Post # 62
I have a friend who is a stay at home mom who regularly comments in my presence on how much she misses her husband when he’s gone all day. It makes me stabby. Like, I’m sure you do miss him, and I’ll try to be sympathetic, but lady, you are talking to a military wife here. A day is nothing at all.
Another acquaintance will tell me “I’d be glad to get rid of my husband for as often as yours is gone! You must enjoy it.” No…
Or “I sure wouldn’t mind being a military wife and living without my husband if it meant I got the healthcare, steady paycheck, etc.”
And of course the classic, constant, “do you miss him?” Yes I missed him the last time you asked and I do, in fact, still miss him. (Also, yes I worry. I’d prefer him to stay alive)
That said, I wouldn’t trade my life for anybody’s. Being married to him is worth every minute of it. (:
Post # 63
@LittleButtons: I hate this as well some people are so clueless!
My partner has been deployed 3 times , twice in afghan and once in iraq.
When my SO was deployed to afghan I even had people asking me ” How do you know hes not cheating on you”
I mean come on as if !
Strangers are the worst. I know It’s not their fault but they really do ask the worst questions. I’ve had loads of people ask me if he’s killed anyone! Whatever happens happens it’s not my problem and its something we don’t speak about it.
Theres many more , and most of the ladies here have already said what they are lol.
Post # 64
‘At least you don’t have to worry about your husband when he’s deployed, its not like he’s somewhere SUPER dangerous like Afghanistan.’
– Seriously? Just because he’s not in a ‘SUPER DANGEROUS’ area doesn’t mean what he is doing isn’t dangerous. SIGH.
Post # 65
The worst question I get asked is “how do you do it?”. I honestly don’t think it’s that bad. Yes I miss him like crazy when he’s gone and yes I am going crazy with this upcoming deployment. However, I love him more then anything and it’s his job and I’m damn proud of him for having the courage to do it. I’d wait forever for him, so that is how I do it, how I get through the days when he’s gone.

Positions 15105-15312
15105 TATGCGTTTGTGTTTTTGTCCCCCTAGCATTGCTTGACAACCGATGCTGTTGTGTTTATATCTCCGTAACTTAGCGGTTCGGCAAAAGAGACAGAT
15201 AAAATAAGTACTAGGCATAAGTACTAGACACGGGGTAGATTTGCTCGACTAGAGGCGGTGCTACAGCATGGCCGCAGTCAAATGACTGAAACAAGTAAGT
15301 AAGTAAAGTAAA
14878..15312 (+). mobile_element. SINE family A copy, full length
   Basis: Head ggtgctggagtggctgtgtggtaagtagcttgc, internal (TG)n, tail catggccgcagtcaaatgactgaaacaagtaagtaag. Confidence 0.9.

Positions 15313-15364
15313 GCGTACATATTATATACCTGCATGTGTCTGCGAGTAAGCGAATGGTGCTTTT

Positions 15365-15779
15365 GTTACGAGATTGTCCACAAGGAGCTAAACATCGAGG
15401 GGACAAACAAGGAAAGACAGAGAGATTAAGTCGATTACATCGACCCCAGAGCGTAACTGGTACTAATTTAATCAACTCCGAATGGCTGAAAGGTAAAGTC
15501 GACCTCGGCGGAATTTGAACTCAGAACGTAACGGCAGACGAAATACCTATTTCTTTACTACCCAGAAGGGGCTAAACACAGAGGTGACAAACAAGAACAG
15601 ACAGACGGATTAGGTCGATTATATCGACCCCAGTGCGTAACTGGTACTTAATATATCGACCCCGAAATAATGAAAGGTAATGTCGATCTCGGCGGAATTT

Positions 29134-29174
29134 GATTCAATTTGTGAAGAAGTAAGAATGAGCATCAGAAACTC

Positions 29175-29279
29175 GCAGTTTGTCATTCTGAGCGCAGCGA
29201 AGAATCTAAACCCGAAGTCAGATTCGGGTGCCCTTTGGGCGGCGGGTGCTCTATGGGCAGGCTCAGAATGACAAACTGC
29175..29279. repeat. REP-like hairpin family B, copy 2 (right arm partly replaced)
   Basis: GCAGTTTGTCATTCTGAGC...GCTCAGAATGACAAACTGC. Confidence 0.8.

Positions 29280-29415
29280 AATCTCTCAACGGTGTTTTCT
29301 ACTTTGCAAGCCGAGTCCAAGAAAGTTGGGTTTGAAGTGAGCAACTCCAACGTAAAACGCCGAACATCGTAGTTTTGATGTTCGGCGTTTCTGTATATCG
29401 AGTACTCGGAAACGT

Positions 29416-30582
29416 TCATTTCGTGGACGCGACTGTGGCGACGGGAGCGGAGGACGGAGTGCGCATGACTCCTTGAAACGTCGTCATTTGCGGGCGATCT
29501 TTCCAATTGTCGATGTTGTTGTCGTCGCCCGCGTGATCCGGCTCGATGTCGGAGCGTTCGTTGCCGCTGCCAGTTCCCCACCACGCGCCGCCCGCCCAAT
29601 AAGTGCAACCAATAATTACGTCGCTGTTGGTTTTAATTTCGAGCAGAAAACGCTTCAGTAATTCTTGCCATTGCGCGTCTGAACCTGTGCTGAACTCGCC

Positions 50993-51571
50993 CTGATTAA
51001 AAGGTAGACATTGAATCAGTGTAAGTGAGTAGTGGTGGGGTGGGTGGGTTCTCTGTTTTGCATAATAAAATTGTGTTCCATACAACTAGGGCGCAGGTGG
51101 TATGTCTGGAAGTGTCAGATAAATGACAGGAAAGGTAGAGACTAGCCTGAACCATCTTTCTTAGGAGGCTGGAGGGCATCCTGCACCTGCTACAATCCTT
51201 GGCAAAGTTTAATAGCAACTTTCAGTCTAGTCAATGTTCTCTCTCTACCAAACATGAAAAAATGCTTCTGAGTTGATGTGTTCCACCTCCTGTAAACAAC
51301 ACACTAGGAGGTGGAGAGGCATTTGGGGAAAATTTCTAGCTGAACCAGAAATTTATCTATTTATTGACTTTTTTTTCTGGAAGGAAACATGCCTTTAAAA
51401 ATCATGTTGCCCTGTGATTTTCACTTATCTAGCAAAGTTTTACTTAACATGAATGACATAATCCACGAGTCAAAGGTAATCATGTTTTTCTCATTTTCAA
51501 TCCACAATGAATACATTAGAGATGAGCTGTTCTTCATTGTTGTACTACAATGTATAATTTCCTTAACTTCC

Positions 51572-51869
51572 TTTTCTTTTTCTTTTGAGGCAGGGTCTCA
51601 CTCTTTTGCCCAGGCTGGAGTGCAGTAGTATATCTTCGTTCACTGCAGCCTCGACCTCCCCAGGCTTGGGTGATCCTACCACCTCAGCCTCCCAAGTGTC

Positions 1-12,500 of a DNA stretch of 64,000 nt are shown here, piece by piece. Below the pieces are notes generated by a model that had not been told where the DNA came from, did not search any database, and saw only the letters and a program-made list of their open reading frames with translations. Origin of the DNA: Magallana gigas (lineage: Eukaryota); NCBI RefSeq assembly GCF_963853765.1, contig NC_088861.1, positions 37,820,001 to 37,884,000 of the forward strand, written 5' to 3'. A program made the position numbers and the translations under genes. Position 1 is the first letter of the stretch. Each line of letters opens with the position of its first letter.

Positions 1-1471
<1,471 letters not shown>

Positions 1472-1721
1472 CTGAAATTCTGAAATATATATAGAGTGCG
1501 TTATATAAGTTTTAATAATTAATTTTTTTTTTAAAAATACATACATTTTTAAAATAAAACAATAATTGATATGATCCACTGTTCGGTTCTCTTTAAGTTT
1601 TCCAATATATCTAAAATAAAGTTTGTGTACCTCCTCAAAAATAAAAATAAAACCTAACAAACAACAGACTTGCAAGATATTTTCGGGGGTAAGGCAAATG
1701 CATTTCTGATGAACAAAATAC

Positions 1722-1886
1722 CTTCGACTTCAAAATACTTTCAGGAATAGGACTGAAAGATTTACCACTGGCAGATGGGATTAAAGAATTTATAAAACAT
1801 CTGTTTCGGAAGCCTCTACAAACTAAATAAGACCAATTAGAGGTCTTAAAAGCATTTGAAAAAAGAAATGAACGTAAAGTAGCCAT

Post # 66
@JenGirl: Please don’t be scared to talk to military wives or girlfriends- just take a second to think before you ask a question, the same way you would asking about any other major life thing (pregnancy, illness, children, homebuying, whatever). If the answer is likely to be either a. obvious or b. nobody else’s business or c. upsetting to the person you’re asking, just don’t ask that question. If it’s a question you would also ask of a non-military wife or girlfriend, it’s probably just fine.
For me, the hardest thing while he was deployed was when people would ask questions like “Aren’t you scared?” (Yes.) “Is he in danger?” (Yes. He’s been injured, but not badly enough to come home.) “Do you miss him?” (Every single second.) I thought about that stuff almost all the time; the middle of, say, a friend’s baby shower where I was finally relaxed and thinking about something happy was the last place I wanted to be reminded of it. And honest answers made the conversation awkward (Want to hear about how tense and deaf he was at his midtour R&R because his eardrum got blown out in an incident that killed some of his guys? No? Let’s just cut the stork cake then, shall we?) and dishonest but socially acceptable answers left me feeling more isolated than ever.
Most people would never dream of saying to a firefighter or cop’s wife “I don’t know how you deal knowing your husband could be killed at work every day!” but that is unfortunately par for the course with the military. And it’s frustrating.